On January 26, 2016, the Ontario Government released additional design details of the Ontario Retirement Pension Plan (the “ORPP”). The ORPP, which was developed due to concerns that middle-income earners in Ontario are not saving enough for their retirement, is set to launch on January 1, 2017. The ORPP will be implemented in four waves between 2017 and 2020. By 2020, the ORPP will be mandatory for every eligible worker in Ontario who is not covered by a comparable workplace pension plan. The government has indicated that a person will be considered to be “employed in Ontario” for the purposes of the ORPP if they “report to work, full- or part-time, at an employer’s establishment in Ontario”, and will also apply to workers who are paid by an Ontario-based employer but work outside of the employer’s place of business.

Although the federal government has committed to working with provincial and territorial premiers to improve CPP benefits, Premier Kathleen Wynne has indicated that the ORPP will continue to move forward unless the proposed enhancements to CPP are comparable to the features of the ORPP. The stated goals and key features of the ORPP are to:

  • offer a predictable stream of income in retirement for life, and index benefits to inflation;
  • require equal contributions to be shared between employers and employees to a combined maximum of 3.8% of eligible earnings (including amounts beyond base salary, such as bonuses and commissions) between minimum and maximum earnings thresholds;
  • aim to replace 15% of an individual’s earnings after approximately 40 years of contributions, up to a maximum earnings threshold of $90,000 per annum; and
  • require “locked-in” contributions and accumulated benefits, to prevent individuals from withdrawing retirement income to meet short-term financial needs.

Implementation Dates

The government has indicated that the ORPP will be implemented in in the following waves:

  • Wave 1: Large employers (500 or more employees) without registered workplace pension plans. Contributions to start on January 1, 2017 at a rate of 0.8 per cent for both employees and employers. In 2018, the contribution rate will rise to 1.6 per cent, and will reach 1.9 per cent in 2019.
  • Wave 2: Medium employers (approximately 50-499 employees) without registered workplace pension plans. Contributions to start January 1, 2018 at a rate of 0.8 per cent for employees and employers. The contribution rate will rise to 1.6 per cent in 2019, and in 2020 will reach 1.9 per cent.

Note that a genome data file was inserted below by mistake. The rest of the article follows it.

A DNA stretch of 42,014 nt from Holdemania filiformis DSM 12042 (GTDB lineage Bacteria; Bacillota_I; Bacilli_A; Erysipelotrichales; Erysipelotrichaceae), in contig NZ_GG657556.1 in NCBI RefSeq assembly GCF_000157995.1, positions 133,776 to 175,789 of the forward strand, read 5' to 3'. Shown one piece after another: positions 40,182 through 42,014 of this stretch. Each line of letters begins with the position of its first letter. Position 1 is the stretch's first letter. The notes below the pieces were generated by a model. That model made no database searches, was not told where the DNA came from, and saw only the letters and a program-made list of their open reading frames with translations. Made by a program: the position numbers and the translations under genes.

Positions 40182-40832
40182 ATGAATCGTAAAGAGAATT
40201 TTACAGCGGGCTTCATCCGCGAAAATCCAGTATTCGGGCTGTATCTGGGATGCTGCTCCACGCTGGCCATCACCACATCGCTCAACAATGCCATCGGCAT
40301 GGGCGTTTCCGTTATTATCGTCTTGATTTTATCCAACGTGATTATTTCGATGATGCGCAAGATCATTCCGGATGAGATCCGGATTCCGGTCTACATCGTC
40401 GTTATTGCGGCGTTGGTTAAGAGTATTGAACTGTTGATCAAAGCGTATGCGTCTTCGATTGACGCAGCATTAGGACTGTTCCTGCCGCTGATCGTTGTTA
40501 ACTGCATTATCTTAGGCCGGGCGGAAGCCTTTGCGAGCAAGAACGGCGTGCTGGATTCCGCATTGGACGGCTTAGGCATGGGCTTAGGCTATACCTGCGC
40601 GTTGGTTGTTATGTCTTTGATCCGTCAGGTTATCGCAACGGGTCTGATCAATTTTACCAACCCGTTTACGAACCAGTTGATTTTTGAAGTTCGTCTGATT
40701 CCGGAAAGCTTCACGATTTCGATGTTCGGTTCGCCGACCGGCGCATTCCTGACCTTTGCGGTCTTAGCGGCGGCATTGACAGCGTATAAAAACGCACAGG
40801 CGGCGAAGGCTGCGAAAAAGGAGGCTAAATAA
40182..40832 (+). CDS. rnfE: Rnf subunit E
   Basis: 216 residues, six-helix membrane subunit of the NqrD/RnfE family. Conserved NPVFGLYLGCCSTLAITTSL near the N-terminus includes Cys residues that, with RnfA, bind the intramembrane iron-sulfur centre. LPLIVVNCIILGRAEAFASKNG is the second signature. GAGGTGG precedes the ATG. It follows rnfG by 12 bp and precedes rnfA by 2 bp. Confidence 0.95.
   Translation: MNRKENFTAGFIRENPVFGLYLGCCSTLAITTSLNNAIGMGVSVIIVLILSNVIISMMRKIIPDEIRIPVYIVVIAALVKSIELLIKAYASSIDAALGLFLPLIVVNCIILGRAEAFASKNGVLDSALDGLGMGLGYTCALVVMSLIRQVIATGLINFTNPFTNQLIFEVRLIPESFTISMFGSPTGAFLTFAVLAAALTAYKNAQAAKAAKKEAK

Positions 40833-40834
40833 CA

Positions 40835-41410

• Wave 3: Small employers (50 or fewer employees) without registered workplace pension plans. Contributions to start January 1, 2019 at a rate of 0.8 per cent. The contribution rate will increase to 1.6 per cent in 2020, and will reach 1.9 per cent in 2021.
  • Wave 4: Employers with a workplace pension plan that is not modified or adjusted to meet the comparability test, as well as employees who are not members of their workplace’s comparable plan. Contributions to start January 1, 2020 at the maximum contribution rate of 1.9 per cent for employers and employees.

The Ontario Retirement Pension Plan Administration Corporation will begin contacting Ontario employers in early 2016 to verify their existing pension plans and assess the coverage offered to employees.

As noted above, employers with registered workplace pension plans will not be affected by the ORPP until January 1, 2020, even if those plans are not comparable to the ORPP. However, in January 2020, those employers will be required to participate in the ORPP unless they have implemented plan design changes to meet the comparability tests set out below. Employers should therefore consider whether it is in their best interests to amend their defined benefit (DB) or defined contribution (DC) plans as required in order to avoid the possibility of being required to contribute to both a workplace pension plan and the ORPP.